Georgia’s pass rush to face SEC leader in sacks allowed Saturday

Leonard Floyd licks his chops when he thinks about facing Tennessee and its young offensive line. “On the inside,” that is.

“I’ma just save it for Saturday,” he said.

The Georgia outside linebacker likes the edge the defensive front will have come Saturday. Tennessee’s offensive line tops the SEC in a statistical category no team wants lead: sacks allowed. The Volunteers are tied for most allowed with LSU at nine.

Floyd didn’t know that until he was told during media availability on Monday, as he had planned to watch Tennessee’s line once he got home that evening.

“Oh yeah?” he said of the stat. “That’s good news for me.”

The Bulldogs’ defense, on the other hand, has recorded eight sacks in its first three games.

Despite the favorable matchup, the annual eastern division game comes down to something intangible for Floyd. Hate.

“Once you come to Georgia, you already hate Tennessee,” Floyd said.

The sophomore’s first meeting with Tennessee took place in Knoxville last year. A win is a win, as was the Bulldogs’ 34-31 overtime victory, but Georgia escaped far from unscathed as one player after another dropped with injury. That game last October took out several of Georgia’s key players on offense.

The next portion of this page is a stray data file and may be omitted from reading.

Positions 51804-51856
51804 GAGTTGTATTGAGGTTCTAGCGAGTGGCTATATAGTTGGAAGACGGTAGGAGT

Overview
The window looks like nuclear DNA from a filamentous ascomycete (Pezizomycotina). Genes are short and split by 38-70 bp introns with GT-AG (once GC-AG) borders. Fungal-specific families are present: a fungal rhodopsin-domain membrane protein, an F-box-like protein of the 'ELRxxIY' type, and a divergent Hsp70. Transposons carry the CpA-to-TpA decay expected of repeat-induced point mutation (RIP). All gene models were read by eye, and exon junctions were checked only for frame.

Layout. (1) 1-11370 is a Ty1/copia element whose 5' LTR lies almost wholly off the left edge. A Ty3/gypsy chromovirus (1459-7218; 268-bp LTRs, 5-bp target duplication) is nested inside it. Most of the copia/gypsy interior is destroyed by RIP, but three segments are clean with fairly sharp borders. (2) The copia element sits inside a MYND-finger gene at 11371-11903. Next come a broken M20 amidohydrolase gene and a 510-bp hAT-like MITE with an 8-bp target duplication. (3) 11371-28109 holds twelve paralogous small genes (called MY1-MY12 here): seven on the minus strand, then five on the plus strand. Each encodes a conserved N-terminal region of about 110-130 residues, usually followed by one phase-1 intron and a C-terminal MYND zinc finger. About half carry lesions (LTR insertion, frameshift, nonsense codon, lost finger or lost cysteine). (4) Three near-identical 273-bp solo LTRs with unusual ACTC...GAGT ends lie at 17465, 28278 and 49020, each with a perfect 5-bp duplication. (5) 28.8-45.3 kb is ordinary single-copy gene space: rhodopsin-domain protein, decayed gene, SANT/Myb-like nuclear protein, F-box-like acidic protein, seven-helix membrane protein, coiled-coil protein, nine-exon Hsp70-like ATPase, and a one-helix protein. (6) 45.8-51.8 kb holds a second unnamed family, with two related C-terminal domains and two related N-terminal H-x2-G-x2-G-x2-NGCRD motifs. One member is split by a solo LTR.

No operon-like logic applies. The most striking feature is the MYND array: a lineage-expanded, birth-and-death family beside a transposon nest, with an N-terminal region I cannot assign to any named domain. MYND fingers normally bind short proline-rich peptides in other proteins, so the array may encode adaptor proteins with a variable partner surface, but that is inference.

“We’ve got bad blood for them regardless just because they’re Tennessee,” Floyd said.

You could tell he really loathed this team as he talked about them. He spoke with confidence Monday evening when discussing what the Bulldogs’ pass rush could accomplish in its second SEC game of the season, and went as far as to say Tennessee quarterback Justin Worley will have “no time” in the pocket come Saturday.

After Georgia’s 66-0 shutout of Troy, such high self-esteem is warranted.

“We’re coming off a big win and everybody’s got high spirits around here,” inside linebacker Ramik Wilson said. “Everybody’s forgot about the loss to South Carolina so we’re ready to go.”

Support real journalism. Support local journalism. Subscribe to The Atlanta Journal-Constitution today. See offers.

Your subscription to the Atlanta Journal-Constitution funds in-depth reporting and investigations that keep you informed. Thank you for supporting real journalism.

X